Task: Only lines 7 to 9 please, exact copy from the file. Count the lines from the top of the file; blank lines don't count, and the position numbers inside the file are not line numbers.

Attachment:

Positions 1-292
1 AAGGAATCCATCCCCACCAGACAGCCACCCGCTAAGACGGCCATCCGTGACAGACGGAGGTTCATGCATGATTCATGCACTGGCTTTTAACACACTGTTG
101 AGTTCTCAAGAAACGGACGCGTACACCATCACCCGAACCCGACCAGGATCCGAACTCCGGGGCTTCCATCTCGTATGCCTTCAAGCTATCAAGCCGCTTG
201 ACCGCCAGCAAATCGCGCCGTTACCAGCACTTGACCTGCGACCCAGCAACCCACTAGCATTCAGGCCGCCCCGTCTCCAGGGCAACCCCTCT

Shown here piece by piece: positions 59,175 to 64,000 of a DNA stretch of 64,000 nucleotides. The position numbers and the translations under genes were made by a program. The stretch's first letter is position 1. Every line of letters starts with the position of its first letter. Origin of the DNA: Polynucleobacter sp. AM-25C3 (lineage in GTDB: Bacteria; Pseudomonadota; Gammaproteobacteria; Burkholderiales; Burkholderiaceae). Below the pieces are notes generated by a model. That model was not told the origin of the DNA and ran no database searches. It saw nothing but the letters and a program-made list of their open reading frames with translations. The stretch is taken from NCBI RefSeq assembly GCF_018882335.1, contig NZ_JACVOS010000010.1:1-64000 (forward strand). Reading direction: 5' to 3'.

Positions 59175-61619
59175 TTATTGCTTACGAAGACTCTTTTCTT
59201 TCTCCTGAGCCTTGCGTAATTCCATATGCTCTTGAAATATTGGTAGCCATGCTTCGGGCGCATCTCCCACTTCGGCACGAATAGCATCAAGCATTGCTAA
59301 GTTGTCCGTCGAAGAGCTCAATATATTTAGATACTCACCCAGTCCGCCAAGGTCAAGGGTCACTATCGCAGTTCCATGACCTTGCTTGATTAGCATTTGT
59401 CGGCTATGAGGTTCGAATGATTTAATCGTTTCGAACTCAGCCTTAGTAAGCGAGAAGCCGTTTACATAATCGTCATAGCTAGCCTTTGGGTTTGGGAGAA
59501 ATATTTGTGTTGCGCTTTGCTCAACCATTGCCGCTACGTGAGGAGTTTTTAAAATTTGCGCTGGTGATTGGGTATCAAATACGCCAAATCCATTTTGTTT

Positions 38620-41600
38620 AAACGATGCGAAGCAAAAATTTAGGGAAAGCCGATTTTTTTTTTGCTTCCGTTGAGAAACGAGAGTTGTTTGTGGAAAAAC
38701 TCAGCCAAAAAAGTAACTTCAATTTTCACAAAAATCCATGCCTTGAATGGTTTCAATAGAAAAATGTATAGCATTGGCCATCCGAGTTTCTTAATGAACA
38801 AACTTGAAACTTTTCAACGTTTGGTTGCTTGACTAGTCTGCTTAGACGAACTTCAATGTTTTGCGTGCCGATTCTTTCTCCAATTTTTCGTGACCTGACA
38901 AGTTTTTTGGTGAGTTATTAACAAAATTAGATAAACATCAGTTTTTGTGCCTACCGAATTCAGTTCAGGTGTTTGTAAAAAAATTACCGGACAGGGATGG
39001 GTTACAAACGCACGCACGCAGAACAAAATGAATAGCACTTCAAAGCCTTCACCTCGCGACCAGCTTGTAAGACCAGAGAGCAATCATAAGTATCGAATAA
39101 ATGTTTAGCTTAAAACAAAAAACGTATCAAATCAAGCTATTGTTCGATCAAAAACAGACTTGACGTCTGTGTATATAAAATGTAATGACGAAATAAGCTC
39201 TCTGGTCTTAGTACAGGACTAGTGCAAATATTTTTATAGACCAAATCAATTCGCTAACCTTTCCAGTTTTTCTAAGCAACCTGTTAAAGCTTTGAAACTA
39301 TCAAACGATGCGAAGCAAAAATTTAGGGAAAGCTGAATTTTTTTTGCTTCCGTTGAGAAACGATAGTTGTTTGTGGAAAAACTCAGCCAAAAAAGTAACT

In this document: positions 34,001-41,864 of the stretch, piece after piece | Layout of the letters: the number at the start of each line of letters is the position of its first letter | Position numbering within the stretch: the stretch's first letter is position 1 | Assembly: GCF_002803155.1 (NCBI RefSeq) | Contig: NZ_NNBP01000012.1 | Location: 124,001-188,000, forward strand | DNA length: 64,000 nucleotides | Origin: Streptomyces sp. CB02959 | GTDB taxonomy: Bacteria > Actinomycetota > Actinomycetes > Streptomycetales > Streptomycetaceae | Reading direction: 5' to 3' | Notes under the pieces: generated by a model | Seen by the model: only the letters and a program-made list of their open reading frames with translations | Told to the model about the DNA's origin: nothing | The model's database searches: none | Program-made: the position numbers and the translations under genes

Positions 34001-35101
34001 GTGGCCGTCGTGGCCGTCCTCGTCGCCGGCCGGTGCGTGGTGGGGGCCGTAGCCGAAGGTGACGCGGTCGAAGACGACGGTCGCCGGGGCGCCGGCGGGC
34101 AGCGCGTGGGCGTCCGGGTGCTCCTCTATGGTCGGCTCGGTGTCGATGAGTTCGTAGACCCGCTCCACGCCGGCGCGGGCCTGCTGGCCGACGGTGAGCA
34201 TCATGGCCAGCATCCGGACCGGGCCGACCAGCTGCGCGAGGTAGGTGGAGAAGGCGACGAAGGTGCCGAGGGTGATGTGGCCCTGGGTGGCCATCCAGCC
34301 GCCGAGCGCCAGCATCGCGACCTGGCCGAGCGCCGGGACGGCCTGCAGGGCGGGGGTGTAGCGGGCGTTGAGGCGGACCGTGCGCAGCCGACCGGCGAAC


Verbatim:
59175 TTATTGCTTACGAAGACTCTTTTCTT
59201 TCTCCTGAGCCTTGCGTAATTCCATATGCTCTTGAAATATTGGTAGCCATGCTTCGGGCGCATCTCCCACTTCGGCACGAATAGCATCAAGCATTGCTAA
59301 GTTGTCCGTCGAAGAGCTCAATATATTTAGATACTCACCCAGTCCGCCAAGGTCAAGGGTCACTATCGCAGTTCCATGACCTTGCTTGATTAGCATTTGT